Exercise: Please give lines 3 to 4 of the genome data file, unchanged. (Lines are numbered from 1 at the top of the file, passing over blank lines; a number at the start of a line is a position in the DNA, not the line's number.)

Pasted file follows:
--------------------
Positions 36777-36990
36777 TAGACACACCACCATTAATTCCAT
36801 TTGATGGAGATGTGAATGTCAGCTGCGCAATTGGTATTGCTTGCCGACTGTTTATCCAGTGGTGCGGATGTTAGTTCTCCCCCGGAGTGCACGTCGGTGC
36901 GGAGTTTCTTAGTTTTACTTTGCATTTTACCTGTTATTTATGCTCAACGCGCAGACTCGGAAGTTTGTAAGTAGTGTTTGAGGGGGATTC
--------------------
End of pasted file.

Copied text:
36801 TTGATGGAGATGTGAATGTCAGCTGCGCAATTGGTATTGCTTGCCGACTGTTTATCCAGTGGTGCGGATGTTAGTTCTCCCCCGGAGTGCACGTCGGTGC
36901 GGAGTTTCTTAGTTTTACTTTGCATTTTACCTGTTATTTATGCTCAACGCGCAGACTCGGAAGTTTGTAAGTAGTGTTTGAGGGGGATTC